Visual programming with Alice

Lost in Space

Other than the fish, a few more objects are in the scene: In addition to the background, you have a camera through which you look straight into the ocean. In the upper left corner of the window, Alice lists all of the objects, highlighting the currently selected object in yellow.

The camera and the ground also have properties you can modify. To do so, click on the name of the corresponding object in the top left corner or select it on the right edge of the drop-down list, which is currently labeled this.Nemo. This action lets you retroactively modify the background. The 3D world is also an object in its own right, with the less than intuitive name this. However, this does let you change the lighting for the entire environment or envelop it in fog: In the drop-down list, click once on this and look at the properties. The names of the other objects start with this because they are located in the environment.

If you want Nemo to swim back and forth, you need a matching sequence. Press the Edit Code button or select Window | Perspectives | Edit Code to return to the previous view, where you see Nemo in the top left corner. Directly below, you find a list of all actions and tricks that Nemo has up his sleeve. You could talk to him (say) or move him, for example. Alice refers to all of these actions as procedures.


If you want to get rid of a procedure from the code editor, just drag it back into the list on the bottom left. A trash can icon appears, and you can release the mouse button over it.

Spinning Wheel

Next, I want Nemo to swim across the screen to the right. At the moment, he is looking straight ahead, so the first step is to point him to the right. In the list, find the procedure turn (in the orientation section), then drag this action to a spot on the still empty page on the right side that reads drop statement here (in Alice 2: Do nothing).

Alice now wants to know in which direction to turn Nemo. For the fish to look to the right, it has to rotate left. In other words, say Left. Then, you can fill in the amount to rotate Nemo. In this case, the value is 0.25 (Figure 6), which is a quarter rotation about Nemo's own axis. To check, click the Run button. This will open a new window in which Nemo looks to the right (Figure 7). Close the window again.

Figure 6: If a procedure requires an adjustment, simply select it from a list of specifications.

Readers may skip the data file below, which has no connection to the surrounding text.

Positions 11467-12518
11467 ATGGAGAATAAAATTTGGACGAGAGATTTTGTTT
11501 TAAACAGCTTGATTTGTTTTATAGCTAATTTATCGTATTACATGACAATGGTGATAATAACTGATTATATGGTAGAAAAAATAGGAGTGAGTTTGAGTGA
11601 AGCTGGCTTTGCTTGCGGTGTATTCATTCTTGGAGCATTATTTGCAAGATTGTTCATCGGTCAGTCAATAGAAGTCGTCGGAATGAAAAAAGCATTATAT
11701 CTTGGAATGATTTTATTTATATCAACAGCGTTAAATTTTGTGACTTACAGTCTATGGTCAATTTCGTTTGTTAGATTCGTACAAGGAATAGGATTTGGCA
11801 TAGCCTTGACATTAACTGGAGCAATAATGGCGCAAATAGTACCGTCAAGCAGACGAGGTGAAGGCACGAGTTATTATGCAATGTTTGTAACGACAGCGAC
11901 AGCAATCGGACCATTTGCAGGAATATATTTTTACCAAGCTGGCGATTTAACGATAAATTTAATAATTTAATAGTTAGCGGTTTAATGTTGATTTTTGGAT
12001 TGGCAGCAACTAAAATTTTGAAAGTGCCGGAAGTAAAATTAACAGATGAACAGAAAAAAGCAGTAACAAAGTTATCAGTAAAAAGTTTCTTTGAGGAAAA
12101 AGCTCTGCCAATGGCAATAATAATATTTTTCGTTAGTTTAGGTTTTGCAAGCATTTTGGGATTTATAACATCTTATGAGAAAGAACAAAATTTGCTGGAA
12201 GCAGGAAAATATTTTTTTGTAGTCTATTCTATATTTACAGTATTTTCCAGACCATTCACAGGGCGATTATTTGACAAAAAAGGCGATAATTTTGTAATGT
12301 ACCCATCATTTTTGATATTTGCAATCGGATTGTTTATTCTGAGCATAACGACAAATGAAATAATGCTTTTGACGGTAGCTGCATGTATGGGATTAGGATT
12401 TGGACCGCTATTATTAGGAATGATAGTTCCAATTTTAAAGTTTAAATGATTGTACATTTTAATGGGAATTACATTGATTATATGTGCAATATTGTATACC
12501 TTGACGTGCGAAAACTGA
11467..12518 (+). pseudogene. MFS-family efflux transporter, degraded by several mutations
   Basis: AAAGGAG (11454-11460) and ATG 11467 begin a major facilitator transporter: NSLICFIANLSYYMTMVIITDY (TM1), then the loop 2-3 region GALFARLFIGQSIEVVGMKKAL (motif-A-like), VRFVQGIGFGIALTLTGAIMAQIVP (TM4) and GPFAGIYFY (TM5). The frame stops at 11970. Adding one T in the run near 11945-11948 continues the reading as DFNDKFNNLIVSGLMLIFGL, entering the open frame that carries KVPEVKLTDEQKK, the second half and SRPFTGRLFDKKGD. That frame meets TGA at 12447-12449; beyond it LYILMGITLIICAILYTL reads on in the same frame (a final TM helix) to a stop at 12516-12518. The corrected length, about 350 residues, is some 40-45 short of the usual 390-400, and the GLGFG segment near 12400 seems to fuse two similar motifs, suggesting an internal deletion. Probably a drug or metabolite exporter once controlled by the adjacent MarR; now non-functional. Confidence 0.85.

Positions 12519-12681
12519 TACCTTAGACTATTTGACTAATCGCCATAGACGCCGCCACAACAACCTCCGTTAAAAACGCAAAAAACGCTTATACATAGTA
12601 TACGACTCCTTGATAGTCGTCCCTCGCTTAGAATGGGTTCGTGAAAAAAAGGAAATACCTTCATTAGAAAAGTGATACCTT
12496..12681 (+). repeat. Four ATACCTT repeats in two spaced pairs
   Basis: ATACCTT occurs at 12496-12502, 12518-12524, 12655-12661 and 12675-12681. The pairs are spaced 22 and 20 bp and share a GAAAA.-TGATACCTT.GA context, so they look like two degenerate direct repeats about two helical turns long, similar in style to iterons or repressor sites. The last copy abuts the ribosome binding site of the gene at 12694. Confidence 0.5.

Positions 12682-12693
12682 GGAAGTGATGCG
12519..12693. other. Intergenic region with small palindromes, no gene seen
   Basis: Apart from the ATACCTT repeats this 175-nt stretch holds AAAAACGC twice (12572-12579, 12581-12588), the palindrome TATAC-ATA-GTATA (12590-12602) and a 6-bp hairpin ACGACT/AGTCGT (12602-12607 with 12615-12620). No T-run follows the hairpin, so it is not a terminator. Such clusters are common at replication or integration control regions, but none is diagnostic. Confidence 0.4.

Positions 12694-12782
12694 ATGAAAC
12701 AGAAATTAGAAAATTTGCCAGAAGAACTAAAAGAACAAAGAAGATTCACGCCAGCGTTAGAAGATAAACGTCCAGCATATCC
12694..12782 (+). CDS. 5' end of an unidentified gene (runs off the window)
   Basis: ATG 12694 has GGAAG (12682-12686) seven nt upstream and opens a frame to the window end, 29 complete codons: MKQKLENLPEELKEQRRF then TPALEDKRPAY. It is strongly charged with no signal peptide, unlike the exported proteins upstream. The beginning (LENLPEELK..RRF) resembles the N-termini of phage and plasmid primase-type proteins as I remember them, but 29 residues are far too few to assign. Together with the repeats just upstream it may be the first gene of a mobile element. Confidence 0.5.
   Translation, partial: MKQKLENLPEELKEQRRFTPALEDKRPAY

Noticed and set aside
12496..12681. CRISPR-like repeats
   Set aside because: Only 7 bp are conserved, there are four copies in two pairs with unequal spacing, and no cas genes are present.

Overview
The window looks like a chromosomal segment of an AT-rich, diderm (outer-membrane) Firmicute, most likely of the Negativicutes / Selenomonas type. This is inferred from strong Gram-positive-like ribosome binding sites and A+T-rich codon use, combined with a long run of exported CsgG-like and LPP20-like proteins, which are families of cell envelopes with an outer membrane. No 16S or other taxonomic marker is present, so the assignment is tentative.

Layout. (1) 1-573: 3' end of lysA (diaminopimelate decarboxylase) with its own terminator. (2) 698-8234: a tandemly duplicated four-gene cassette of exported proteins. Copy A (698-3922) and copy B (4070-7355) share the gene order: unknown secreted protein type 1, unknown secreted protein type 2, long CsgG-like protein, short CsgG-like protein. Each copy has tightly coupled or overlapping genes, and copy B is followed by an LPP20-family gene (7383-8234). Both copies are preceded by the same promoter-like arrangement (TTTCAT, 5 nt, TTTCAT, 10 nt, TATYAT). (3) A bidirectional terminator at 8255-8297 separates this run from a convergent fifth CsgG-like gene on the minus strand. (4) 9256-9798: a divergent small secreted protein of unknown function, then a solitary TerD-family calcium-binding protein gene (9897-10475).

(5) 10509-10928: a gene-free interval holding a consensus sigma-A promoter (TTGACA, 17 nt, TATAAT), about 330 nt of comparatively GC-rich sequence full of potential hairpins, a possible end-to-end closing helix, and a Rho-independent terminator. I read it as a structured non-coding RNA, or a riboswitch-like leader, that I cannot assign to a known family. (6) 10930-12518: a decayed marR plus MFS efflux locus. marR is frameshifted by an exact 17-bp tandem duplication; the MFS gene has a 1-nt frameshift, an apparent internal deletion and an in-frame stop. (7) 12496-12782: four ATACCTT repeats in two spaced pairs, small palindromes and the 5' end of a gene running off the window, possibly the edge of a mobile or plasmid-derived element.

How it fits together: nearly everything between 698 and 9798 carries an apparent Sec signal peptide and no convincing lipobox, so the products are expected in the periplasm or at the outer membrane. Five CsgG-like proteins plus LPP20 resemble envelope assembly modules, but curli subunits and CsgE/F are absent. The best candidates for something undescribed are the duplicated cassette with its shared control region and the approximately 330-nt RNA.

Figure 7: Nemo revolving in his world. You can pause and restart the program flow using the corresponding buttons at the top edge.

Note that you could have turned Nemo to the right in the Scene view by clicking Rotation in the top right-hand corner and then dragging one of the hoops around Nemo to the right with the mouse.

Next, I want Nemo to swim to the right. You can do this with the move procedure. Drag the procedure out of the list on the left edge to the right below the turn action. If you want Nemo to swim straight ahead, select Forward from the list. A value of 2.0 would cause Nemo to float into the middle of the screen, whereas 10.0 would let him disappear from sight. Thus, you need to press Custom DecimalNumber, enter a value of 3.5 in the pop-up calculator, and then press OK.

Now, when you press Run, Nemo swims to the right. However, the whole thing still runs relatively quickly. To change this, click add detail in the move action. To influence the duration of swimming, you can choose duration and then 2.0. This will slow down the animation by half.

Forever and Ever

At the end, Nemo needs to turn around. To make this happen, drag the turn procedure to a position below the other two in the editor. Nemo needs to rotate clockwise (right) by a value of 0.5. He is then looking left again. With a further move action, Nemo floats straight back to his starting position (forward) with a value of 3.5. Again, enter this as a Custom DecimalNumber. For simplicity's sake, you can keep the default value for the speed.

Finally, Nemo should look straight ahead again. To accomplish this, drag the turn procedure into the editor once again and rotate Nemo left by 0.25. The program should now appear as shown in Figure 8. Once you launch the code by pressing Run, Nemo swims to the right, turns around, swims back, and looks straight back at you.

Figure 8: This chain of commands turns the fish, lets it swim to the right, = again, swim to the left, and then look straight at you.

To tell Nemo to swim to the right again, you would normally have to restart the program. Fortunately, Alice can also run procedures in a loop. To do this, close the preview window and take a look at the control tiles on the bottom right, where Alice hides a few special moves. Drag while into your editor to a position above all the previous procedures. Alice indicates this with a green line, where it would insert the action, if you let go of the mouse button.

From the drop-down menu, select true (more on this later). Move all the existing procedures to a position between while and loop. The result should be as shown in Figure 9. You have defined an infinite loop: while the value of true is equal to true (i.e., always) Alice will perform all the procedures up to loop. Nemo thus swims endlessly back and forth. You can verify this by pressing Run. To stop the program, simply close the window.

Figure 9: The while loop lets the fish swim back and forth in an infinite, predetermined pattern of movement.

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